Fleet News

FTA calls for 3ppl cut in fuel duty

Fuel pump and fuel spill istock-177538023-harvepino

The Freight Transport Association (FTA) is urging the Government to reduce fuel duty by 3 pence per litre.

In its pre-Budget submission to the Chancellor George Osborne, the FTA said that its objective remains to help to deliver a boost to the UK economy through a revised approach to fuel duty, and added that it wants to work with Government towards achieving this common goal. 
FTA welcomed the Chancellor's decision not to go ahead with any increases in fuel duties for the remainder of this Parliament, but ahead of his 2015 Budget on March 18, has asked the Chancellor to maintain his commitment and consider the economic benefits that could be delivered by further development of the Government’s approach to fuel duty.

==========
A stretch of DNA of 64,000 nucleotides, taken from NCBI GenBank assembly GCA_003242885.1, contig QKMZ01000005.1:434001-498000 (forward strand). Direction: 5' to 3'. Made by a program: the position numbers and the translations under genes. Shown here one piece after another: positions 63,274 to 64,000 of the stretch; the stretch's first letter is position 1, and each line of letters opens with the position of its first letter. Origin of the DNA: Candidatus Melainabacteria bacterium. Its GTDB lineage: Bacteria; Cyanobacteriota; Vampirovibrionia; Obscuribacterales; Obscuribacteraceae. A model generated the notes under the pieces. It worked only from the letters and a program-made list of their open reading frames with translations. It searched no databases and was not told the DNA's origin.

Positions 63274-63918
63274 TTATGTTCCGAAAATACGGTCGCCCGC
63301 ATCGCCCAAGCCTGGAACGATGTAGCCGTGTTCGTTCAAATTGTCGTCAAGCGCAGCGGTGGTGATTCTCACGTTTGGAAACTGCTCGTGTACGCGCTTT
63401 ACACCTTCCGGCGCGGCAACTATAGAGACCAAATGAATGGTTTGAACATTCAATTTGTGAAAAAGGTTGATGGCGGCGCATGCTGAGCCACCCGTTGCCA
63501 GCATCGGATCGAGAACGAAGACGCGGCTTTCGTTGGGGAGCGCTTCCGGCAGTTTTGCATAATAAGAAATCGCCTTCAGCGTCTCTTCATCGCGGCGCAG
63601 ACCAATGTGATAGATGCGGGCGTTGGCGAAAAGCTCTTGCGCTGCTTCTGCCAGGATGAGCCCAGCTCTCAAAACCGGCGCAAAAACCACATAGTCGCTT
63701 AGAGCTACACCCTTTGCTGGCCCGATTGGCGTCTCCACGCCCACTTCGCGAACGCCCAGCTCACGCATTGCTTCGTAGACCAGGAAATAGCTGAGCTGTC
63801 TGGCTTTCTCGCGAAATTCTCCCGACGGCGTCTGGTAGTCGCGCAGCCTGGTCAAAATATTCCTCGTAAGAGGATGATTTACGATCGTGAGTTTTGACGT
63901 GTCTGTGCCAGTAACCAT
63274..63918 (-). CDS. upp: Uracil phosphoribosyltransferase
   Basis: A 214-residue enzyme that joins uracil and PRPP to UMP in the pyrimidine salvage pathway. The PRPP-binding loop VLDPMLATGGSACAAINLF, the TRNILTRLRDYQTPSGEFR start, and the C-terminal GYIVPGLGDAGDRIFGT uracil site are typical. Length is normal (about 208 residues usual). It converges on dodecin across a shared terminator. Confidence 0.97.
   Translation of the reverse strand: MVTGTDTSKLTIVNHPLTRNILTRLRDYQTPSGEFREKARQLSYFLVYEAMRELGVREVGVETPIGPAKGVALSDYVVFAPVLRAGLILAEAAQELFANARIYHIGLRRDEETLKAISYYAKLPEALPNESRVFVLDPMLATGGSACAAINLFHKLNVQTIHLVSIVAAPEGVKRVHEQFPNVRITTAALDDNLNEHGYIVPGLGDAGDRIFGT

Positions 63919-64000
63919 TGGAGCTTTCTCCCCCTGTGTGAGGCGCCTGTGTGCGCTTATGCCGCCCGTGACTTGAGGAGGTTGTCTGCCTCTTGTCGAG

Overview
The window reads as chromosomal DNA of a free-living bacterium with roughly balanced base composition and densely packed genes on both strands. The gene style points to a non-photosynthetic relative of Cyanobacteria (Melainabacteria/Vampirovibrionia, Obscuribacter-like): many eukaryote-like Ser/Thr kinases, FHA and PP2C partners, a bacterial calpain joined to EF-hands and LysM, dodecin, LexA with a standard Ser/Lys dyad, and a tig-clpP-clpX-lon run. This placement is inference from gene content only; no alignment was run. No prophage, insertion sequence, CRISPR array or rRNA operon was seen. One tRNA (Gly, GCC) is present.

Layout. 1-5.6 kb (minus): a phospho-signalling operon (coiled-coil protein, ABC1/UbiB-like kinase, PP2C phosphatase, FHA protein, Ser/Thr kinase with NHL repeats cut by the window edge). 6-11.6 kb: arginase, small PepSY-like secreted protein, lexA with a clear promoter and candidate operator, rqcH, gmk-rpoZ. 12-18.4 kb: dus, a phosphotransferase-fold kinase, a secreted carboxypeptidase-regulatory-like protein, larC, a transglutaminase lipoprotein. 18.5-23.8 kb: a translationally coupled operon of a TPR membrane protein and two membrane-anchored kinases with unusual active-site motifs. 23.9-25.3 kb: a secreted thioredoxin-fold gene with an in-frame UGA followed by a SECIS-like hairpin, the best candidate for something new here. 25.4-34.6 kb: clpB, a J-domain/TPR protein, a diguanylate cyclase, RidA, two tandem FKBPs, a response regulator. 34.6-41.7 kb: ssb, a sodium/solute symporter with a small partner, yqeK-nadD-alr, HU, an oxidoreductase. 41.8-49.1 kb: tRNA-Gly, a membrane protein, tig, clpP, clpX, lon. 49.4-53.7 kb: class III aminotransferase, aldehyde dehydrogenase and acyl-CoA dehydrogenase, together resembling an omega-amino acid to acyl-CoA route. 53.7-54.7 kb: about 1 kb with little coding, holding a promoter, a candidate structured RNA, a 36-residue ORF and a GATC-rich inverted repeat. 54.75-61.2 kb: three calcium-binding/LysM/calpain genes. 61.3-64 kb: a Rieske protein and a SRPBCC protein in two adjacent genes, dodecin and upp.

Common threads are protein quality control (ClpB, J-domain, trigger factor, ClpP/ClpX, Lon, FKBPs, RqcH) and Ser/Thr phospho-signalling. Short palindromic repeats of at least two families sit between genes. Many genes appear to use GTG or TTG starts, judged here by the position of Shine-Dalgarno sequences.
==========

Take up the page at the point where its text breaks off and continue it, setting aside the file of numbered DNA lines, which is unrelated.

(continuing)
Karen Dee, FTA director of policy said: “The freeze on fuel duty has provided some much needed economic relief – not only to the logistics sector, which faces continuing difficult trading conditions, but also to the wider motoring public who rely on their cars to get to and from work. 

"As the UK economy continues on its path to recovery, this move provides just the kind of stability needed to give businesses the confidence to invest in their futures, to the benefit of the wider economy, customers and their employees."
In its submission FTA referred to two studies which provide evidence for its case, and demonstrate that a cut in fuel duties could deliver significant benefits including jobs, boosting GDP, and, in some circumstances, deliver a net increase in tax revenue.

 Dee added: “Both the Prime Minister and the Chancellor of the Exchequer continue to emphasise that the Government’s primary objective is to protect and build on the recent encouraging signs that growth is returning to the UK economy.  FTA believes that a reduction in fuel duties (of 3 pence per litre), would make an important contribution to this objective.” 
In addition, FTA pressed Government for funding for vocational skills to help address the current driver shortage problem.

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